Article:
Yabang Filipino–time to choose local goods


The Global Pinoy Bazaar recently concluded at the Rockwell Tent featured products made with 100 percent Filipino love and pride.

The bazaar showcased fashion, footwear and accessories; travel, tropical, art and design; wellness, home, and food and beverage brands.

The event was a brainchild of Yabang Pinoy Movement that shouts “Filipino” in the most fun, creative, and contemporary projects.

The team gathered 170 merchants from all over the archipelago to showcase their homegrown products.

Yabang Pinoy believes that now is the time to choose Filipino products.

“In choosing our own products, we are not only helping our fellow Pinoys but we are also boosting the local economy,” says Landa Bautista, one of the 50,000 volunteers or advocates who linked arms to spread the word on Filipino pride.

Proceeds from the bazaar goes to Children’s Environmental Awareness and Action Foundation and to Yabang Pinoy to fund projects for 2013.

“The group wanted to send the message across that for our country to progress, it is vital that each and every Filipino must take pride in who he/she is, which is first and foremost Filipino. It is not about changing the system, but about changing every single Filipino’s mindset-to be shouting proud Pinoys, sa isip, sa salita, at sa gawa,” Bautista adds.

Although the bazaar only happens twice a year, Yabang Pinoy made sure that each merchant can still accept orders even after the bazaar.

According to gate receipts, nearly 10,000 people trooped to view the Filipino-made products and social enterprises featured in the Global Pinoy Bazaar.

One of them is Habi Footwear. It started out as a college thesis of Berns Uy, Paola Savillo and Janine Chiong. Habi is a social enterprise under Sosyal Revolution Inc. The shoes are made from  woven cloth and recycled truck tires, synthetic leather and abaca.


Habi footwear

In partnership with an urban poor community called Kawan ni Sto. Niño located in Quezon City, the women in this diocese weave the rags for Habi shoes and are paid P40 to P60 for each pair.

The women behind Habi Footwear aim to alleviate poverty by providing livelihood opportunities and training.

They also sell footwear to promote individual expression at the same time reduce solid waste by turning scrap cloth into comfortable footwear.

During the bazaar, they sold two pairs of shoes for P999.

Leather cover for books

Kalayaan “Aya” Cabredo just really loves books. She would take it with her anywhere even if she’s scuba diving.

She wanted to protect her beloved books from the harsh elements like sun and sand.

So in 2006, she thought of making leather casings to shield the books. Since she was into the crafting hobby, she designed a protective cover made of cow’s leather for her books.

Aya adds that not only is it waterproof but it looks chic. The leather jacket for the pocket book sells for P750. “I source the leather from Marikina and I support a retiree in Valenzuela to make some of the leather casings. And the rest, namamaga ang mga kamay namin sa pag-gawa sa mga ito so that no two casings are alike,” Aya says.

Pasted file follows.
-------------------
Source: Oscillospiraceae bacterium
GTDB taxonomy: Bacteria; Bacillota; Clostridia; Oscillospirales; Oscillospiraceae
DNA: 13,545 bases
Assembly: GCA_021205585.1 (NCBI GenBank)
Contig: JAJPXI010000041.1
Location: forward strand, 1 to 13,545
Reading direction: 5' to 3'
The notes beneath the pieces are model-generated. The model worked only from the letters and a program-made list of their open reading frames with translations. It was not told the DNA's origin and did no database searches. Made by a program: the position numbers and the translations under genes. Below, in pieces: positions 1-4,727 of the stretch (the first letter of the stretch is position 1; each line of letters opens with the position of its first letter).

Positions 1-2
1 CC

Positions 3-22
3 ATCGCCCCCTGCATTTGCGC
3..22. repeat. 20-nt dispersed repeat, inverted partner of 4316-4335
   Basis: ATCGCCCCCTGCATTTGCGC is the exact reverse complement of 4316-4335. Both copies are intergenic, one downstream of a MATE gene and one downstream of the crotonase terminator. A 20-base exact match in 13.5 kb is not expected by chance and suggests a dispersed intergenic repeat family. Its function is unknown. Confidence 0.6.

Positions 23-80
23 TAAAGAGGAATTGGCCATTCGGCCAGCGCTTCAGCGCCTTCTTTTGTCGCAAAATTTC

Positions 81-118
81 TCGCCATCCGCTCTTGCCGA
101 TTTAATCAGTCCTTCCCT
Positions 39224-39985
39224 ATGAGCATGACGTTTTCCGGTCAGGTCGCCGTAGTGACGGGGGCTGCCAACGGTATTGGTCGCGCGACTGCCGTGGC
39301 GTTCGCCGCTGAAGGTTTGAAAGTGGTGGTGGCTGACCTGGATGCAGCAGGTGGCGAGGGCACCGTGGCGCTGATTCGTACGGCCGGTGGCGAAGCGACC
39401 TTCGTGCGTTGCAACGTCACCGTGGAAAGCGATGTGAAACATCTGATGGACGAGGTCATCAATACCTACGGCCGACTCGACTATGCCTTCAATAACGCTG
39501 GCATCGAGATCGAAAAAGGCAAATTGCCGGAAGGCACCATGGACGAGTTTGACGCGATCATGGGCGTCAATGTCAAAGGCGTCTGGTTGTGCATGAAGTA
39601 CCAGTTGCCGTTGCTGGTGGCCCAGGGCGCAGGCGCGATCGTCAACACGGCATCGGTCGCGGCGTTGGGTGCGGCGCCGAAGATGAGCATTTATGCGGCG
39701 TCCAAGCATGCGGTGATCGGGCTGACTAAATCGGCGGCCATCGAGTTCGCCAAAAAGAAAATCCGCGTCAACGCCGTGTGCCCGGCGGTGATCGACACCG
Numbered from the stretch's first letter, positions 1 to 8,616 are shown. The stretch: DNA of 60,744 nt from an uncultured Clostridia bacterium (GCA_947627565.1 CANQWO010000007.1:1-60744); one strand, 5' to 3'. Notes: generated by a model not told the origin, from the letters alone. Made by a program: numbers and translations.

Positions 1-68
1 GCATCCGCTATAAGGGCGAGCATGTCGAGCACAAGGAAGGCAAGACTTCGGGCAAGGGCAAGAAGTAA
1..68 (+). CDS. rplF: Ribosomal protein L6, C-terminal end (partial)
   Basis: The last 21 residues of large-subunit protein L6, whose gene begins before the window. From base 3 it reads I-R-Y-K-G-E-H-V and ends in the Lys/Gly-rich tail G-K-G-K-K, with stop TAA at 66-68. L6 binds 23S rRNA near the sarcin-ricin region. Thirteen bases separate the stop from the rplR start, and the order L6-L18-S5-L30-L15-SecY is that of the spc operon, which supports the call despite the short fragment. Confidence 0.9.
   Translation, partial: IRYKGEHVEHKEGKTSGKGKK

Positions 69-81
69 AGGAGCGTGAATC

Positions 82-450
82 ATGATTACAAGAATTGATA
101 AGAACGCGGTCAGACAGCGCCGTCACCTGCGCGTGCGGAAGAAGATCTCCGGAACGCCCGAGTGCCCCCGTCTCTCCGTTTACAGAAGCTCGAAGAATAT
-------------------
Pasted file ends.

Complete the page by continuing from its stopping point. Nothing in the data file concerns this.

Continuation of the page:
She then started to make casings for iPads (P1,350), customized bag tags (P650) and book marks (P100). Aya says that she makes these leather casings to pamper books and gadgets that are almost a part of one’s body.


“Agos” – ropa bag

Andrea de los Santos and Mica Ferrer both imagine a picture-perfect day when they spend time at the beach or go off somewhere doing something adventurous.

During one of their travels in 2008, a light bulb moment struck and they thought of creating a beachwear. But this won’t be an ordinary beachwear, it will tell its owner to be spontaneous while traveling.

They chose the name, “Agos” meaning to flow. The girls believe that life should just be about going with the flow and enjoying the journey.

Inspired by their active lifestyle, they made heavy duty bags out of worn out jeans and used a climbing rope as its handle. They called it the “ropa bag.”

The materials are tough and can withstand the elements, they add.

For apparel, they have rash guards, shirts, sandos and tapis (wrap dress). “We would like to bring back the tapis and make it fashionable again,” Andrea says.

That tapis sells for P780 while the heavy duty bag is at P995.

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Disclaimer: The comments uploaded on this site do not necessarily represent or reflect the views of management and owner of We reserve the right to exclude comments that we deem to be inconsistent with our editorial standards.

  • Sal

    mahal pa din? bakit ganun? mukhang hindi competitive. kasi naman kung if the ipad case is the same price as the branded ones, eh di dun na lang sa branded. the pinoys are not elites if they want us to be mayabangs

  • Concerned Citizen

    Yabang Filipino should look at the possibility of assisting these enterpreneurs on the mass production of very good products by coordinating with DOST which may have the machinery and equipment capability to make mass production (and product packaging) possible.    It will also be helpful if they make patent applications at DTI a lot easier and cheaper for start-up ventures.  Good products are often copied, produced and sold in the international market even before enterpreneurs have converted their ideas into profits.

  • riccisan

    Yup its yabang coz its in Rockwell and only well-to-do pinoys/foreigners can come over there and buy expensive local stuff. Seesh. Dapat nga mas cheaper at accessible eh kasi kapwa kababayan ang bibili. i’m sure some of the items there are in Divisoria buy one take 3. 

  • kismaytami

    Akala ko ba Filipino. Bakit may mga tsekwa like uy and chiong???

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